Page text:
”Cisco focuses much more on immediate customer needs, less on high-wire technology development that customers may want two to three years out.” Chambers maintains that Cisco’s turnover rates are the best in high technology. ”In our industry, 40% to 80% of the top management team and top engineers are gone within two years,” he says. ”Our voluntary attrition rate is about 12% over two years.” Difficulty holding on to top talent was not the only flaw in the Cisco acquisition machine. Cisco often paid outrageous sums for these unprofitable startups — a total of $ 15 billion in 1999 alone. Even some of the deals that Cisco considers successful look pretty dreadful using simple math. Its 1999 acquisition of Cerent Corp., a maker of opticalnetworking gear, is a good example. Cisco paid $ 6.9 billion for the company, or $ 24 million for each of Cerent’s 285 employees, even though the company had never earned a penny of profit and had an accumulated deficit of $ 60 million.
Even if earnings bounce back to 2000 levels of roughly $ 335 million, it would take Cisco about 20 years to recoup the purchase price. Of course, deals such as Cerent found their rationale in Wall Street math. If investors were willing to pay 100 times earnings for Cisco’s stock in 1999, then a Cerent profit of, say, $ 300 million could effectively increase the market cap of Cisco by some $ 30 billion. Call it bubble economics. Besides, many of these deals were done for highly inflated Cisco stock instead of cash. Even so, that wampum could have been used to buy other assets that could have delivered greater returns. Only in the months since the bubble burst has it become evident just how muddled Cisco’s mergers-and-acquisitions strategy became. In its haste to do deals, Cisco often purchased companies it didn’t need or couldn’t use.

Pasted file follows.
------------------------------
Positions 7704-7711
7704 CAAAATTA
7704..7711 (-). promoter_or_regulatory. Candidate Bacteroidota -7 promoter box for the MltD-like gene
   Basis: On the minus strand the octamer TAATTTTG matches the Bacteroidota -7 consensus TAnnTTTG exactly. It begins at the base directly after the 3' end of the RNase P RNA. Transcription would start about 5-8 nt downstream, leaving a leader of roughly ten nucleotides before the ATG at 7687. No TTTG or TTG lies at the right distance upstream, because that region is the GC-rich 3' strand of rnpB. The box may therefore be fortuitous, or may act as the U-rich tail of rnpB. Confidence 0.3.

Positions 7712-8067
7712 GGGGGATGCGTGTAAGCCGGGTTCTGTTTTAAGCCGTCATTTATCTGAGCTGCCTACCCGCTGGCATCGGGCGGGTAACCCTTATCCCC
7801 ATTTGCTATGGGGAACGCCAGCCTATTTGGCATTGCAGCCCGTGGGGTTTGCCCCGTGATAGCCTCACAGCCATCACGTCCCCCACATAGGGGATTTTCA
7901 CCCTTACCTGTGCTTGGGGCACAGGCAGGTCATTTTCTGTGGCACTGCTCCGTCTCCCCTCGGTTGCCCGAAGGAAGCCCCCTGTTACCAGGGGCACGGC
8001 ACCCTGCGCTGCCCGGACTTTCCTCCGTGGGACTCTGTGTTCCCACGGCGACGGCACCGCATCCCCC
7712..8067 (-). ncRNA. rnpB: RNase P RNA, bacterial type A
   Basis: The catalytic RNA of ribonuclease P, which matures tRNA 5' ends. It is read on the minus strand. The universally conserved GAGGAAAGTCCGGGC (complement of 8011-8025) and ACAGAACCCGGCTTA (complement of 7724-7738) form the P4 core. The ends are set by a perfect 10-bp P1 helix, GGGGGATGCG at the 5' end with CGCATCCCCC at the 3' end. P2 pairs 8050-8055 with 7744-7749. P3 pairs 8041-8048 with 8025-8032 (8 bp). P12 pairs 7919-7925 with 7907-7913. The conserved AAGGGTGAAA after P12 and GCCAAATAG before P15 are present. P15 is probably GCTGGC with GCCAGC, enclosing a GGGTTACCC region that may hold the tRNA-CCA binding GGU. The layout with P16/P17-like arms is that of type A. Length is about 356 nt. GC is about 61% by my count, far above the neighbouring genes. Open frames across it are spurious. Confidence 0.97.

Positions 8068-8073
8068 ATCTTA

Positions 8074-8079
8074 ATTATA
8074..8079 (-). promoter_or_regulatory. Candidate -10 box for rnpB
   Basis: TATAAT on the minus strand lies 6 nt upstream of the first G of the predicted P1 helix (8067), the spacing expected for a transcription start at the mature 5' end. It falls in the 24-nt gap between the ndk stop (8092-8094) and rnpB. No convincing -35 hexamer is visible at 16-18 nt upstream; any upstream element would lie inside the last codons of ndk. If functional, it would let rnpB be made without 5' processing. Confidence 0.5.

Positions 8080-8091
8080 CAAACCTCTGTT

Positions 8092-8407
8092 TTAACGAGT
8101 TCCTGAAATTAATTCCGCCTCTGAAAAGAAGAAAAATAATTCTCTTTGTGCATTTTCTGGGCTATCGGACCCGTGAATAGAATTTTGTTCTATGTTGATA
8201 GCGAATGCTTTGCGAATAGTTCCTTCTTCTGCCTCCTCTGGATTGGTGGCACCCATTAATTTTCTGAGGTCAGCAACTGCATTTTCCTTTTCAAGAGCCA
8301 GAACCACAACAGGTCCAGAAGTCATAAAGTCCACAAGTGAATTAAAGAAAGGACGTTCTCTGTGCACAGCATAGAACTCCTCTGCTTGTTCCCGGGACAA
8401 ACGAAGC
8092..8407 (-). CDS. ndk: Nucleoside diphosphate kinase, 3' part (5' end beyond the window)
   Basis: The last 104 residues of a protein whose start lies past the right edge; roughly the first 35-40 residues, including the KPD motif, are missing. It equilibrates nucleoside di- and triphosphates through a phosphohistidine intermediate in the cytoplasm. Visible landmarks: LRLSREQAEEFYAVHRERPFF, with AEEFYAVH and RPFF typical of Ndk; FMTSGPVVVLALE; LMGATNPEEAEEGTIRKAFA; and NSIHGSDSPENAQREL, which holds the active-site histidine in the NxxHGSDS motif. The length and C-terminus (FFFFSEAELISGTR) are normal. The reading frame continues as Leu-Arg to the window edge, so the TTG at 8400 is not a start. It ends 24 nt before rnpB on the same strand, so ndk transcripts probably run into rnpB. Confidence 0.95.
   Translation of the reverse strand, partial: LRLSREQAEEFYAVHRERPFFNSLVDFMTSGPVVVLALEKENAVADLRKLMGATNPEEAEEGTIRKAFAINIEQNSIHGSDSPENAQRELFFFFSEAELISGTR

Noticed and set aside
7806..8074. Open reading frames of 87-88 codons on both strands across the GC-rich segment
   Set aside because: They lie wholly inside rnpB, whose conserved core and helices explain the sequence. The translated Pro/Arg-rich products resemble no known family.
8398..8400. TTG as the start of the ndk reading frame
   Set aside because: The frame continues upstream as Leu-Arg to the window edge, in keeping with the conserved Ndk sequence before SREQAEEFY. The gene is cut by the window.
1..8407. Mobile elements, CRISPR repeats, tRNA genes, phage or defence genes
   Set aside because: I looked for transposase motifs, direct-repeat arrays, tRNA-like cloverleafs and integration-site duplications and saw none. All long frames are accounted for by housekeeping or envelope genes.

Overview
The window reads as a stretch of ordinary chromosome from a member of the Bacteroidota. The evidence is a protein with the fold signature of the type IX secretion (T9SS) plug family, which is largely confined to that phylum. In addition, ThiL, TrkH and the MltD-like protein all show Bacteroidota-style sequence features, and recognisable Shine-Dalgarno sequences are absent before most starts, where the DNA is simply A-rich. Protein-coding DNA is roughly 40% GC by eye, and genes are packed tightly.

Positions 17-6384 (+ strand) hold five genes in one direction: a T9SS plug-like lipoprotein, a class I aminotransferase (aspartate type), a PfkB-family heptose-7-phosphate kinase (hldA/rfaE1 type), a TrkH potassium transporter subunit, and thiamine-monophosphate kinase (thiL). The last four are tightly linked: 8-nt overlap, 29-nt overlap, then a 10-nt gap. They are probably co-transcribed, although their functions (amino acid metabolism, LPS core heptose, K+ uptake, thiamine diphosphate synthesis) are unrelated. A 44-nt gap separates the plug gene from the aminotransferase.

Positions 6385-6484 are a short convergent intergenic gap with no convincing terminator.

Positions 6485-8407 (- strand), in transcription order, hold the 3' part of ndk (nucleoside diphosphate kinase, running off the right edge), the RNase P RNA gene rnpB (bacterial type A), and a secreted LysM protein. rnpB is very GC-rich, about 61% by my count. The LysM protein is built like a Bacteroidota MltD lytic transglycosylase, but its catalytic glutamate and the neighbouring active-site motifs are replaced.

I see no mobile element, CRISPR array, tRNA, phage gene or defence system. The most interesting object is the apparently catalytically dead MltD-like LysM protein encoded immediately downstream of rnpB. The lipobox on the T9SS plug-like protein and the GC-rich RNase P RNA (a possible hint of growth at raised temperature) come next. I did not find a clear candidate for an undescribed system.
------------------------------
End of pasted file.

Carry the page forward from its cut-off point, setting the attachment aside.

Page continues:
In some cases, the buying spree led to overlapping, duplicative technologies, political infighting, and just plain wasted resources, as Monterey shows. ”M&A works to some extent, but at Cisco, it got out of hand,” says Iqbal Husain, a former engineering executive at Cisco. After losing many of the leaders of these businesses, product delays and other mishaps were not uncommon. When Cisco closed down Monterey, for example, the company still hadn’t put a product out for testing, which alone would take as long as a full year.
”By the time the product was there to test, the market wasn’t,” says Joseph Bass, former CEO of Monterey. Chambers says he has moved to correct the flaws. Its acquisition binge has slowed — from 41 companies from 1999 through 2000 to just two purchases in 2001. While Chambers expects to do 8 to 12 acquisitions this year, he insists that market conditions will let Cisco wait at least until a target company has a proven product, customers, and management team before cutting a deal. ”We’re making the decisions to acquire a company based on a later point in time, which dramatically lowers the risk,” Chambers says. Anything more ambitious, Cisco now knows, may be foolhardy.
A Costly Acquisition Strategy Often lauded for its buyout successes, Cisco has purchased more than 70 companies in the past eight years. In 1999 alone, it paid $15 billion for 18 startups, many of which never delivered on their early promise. Here are the most noteworthy: COMPANY PRICE STATUS SKINNY CERENT $6.9 Alive and Although Cerent has generated $1 billion well billion in estimated sales for Cisco, two decades could be needed to recoup the steep price.